Trailer is fishtailing on the highway...HELP! - Page 3
   

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Trailer is fishtailing on the highway...HELP!

This is a discussion on Trailer is fishtailing on the highway...HELP! within the Horse Trailers forums, part of the Barns, Boarding, and Farms category

     
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        02-28-2010, 09:16 AM
      #21
    Banned
    Ditto, ditto, ditto.

    Also, as much as I love trailers with a tack room/dressing room up front, they make it very hard to load the trailer correctly with enough weight forward.

    This trailer requires a bigger truck in *wheel base* and overall body length, not just in towing capacity. And it's the type of rig, because of the length of the trailer, that absolutely benefits from hitch stablizer or anti sway bars.

    One final note: IMO and IME, anything larger that a standard length two horse going short distances locally requires a 3/4 ton truck. Dealers and people how don't haul horses will tell you a 1/2 ton will work. Don't listen. If you're going to do anything other than haul one horse short distances, get a 3/4 ton truck.

    Also, ask for specifics on what the "tow package" is - dealers will tell you it has a "tow package" if it has a hitch mount and a connection for the brakes. A real tow package includes a beefed up suspension, heavy duty radiator and a transmission oil cooler.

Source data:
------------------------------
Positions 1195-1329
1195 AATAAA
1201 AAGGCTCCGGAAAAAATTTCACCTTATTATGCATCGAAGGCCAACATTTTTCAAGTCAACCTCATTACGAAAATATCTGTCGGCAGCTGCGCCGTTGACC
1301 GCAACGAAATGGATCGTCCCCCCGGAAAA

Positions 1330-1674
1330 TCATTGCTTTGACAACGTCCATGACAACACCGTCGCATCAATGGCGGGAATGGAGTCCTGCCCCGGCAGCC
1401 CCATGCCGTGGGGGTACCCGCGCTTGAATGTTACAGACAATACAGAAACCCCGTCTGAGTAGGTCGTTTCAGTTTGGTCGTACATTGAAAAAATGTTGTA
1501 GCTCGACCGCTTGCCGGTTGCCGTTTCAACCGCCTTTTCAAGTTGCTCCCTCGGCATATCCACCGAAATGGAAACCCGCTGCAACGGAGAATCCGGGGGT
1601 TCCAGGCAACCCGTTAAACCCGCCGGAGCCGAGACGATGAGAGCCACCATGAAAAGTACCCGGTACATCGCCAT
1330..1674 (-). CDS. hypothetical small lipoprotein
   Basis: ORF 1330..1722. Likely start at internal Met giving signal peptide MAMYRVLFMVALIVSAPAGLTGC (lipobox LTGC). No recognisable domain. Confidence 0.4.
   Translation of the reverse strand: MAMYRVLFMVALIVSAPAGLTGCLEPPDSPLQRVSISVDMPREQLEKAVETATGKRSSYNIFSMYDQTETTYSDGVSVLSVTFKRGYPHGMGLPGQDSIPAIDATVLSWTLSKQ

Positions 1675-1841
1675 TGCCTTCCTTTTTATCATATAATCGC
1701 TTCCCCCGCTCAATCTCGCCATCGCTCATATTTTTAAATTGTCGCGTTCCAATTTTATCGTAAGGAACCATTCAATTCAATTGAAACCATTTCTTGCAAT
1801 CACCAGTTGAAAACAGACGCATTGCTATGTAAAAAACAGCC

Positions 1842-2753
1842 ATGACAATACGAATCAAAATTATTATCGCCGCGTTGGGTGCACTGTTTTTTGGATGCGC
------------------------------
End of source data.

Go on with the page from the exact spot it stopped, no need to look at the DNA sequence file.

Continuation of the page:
Sorry to be the bearer of bad news, looks like an awesome trailer that I'd love to have.

    PS - per Iridehorses - The emergency brake cable needs to run free of all other elements of the hitch. It's purpose is to lock the brakes on the trailer and keep it from rolling if the trailer breaks away from the tow vehicle. It can't do that if the cable is hung on another part of the hitch - the cable will break without pulling the pin and setting the breaks.

    Safety chains need to be shorter, and I like beefed up heavier ones. You can cross yours several times or run the clip through the ring on the hitch and fasten them back to themselves. You don't want them dragging or throwing sparks.
         
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        02-28-2010, 09:50 AM
      #22
    Foal
    Quote:
    Originally Posted by maura    
    Ditto, ditto, ditto.

    Also, as much as I love trailers with a tack room/dressing room up front, they make it very hard to load the trailer correctly with enough weight forward.

    This trailer requires a bigger truck in *wheel base* and overall body length, not just in towing capacity. And it's the type of rig, because of the length of the trailer, that absolutely benefits from hitch stablizer or anti sway bars.

    One final note: IMO and IME, anything larger that a standard length two horse going short distances locally requires a 3/4 ton truck. Dealers and people how don't haul horses will tell you a 1/2 ton will work. Don't listen. If you're going to do anything other than haul one horse short distances, get a 3/4 ton truck.

    Also, ask for specifics on what the "tow package" is - dealers will tell you it has a "tow package" if it has a hitch mount and a connection for the brakes. A real tow package includes a beefed up suspension, heavy duty radiator and a transmission oil cooler.

    Sorry to be the bearer of bad news, looks like an awesome trailer that I'd love to have.

    PS - per Iridehorses - The emergency brake cable needs to run free of all other elements of the hitch. It's purpose is to lock the brakes on the trailer and keep it from rolling if the trailer breaks away from the tow vehicle. It can't do that if the cable is hung on another part of the hitch - the cable will break without pulling the pin and setting the breaks.

    Safety chains need to be shorter, and I like beefed up heavier ones. You can cross yours several times or run the clip through the ring on the hitch and fasten them back to themselves. You don't want them dragging or throwing sparks.